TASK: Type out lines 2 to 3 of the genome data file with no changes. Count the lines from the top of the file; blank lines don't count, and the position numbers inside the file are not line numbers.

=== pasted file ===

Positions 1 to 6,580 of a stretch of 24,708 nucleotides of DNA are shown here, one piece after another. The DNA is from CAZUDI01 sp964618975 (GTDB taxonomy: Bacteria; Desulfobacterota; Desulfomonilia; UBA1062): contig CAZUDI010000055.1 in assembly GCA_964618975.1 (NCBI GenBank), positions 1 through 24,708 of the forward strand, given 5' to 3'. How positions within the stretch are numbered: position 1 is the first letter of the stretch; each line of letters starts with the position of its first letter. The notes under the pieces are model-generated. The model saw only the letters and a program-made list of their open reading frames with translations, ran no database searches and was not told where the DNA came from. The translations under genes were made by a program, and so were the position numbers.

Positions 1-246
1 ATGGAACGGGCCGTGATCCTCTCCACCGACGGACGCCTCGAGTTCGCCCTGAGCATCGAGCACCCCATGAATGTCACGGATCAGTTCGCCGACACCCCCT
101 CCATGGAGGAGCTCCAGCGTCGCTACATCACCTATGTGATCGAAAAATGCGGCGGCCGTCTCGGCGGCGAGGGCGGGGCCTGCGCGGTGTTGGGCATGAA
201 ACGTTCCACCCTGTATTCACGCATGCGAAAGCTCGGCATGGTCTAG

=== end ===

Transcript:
Positions 1-246
1 ATGGAACGGGCCGTGATCCTCTCCACCGACGGACGCCTCGAGTTCGCCCTGAGCATCGAGCACCCCATGAATGTCACGGATCAGTTCGCCGACACCCCCT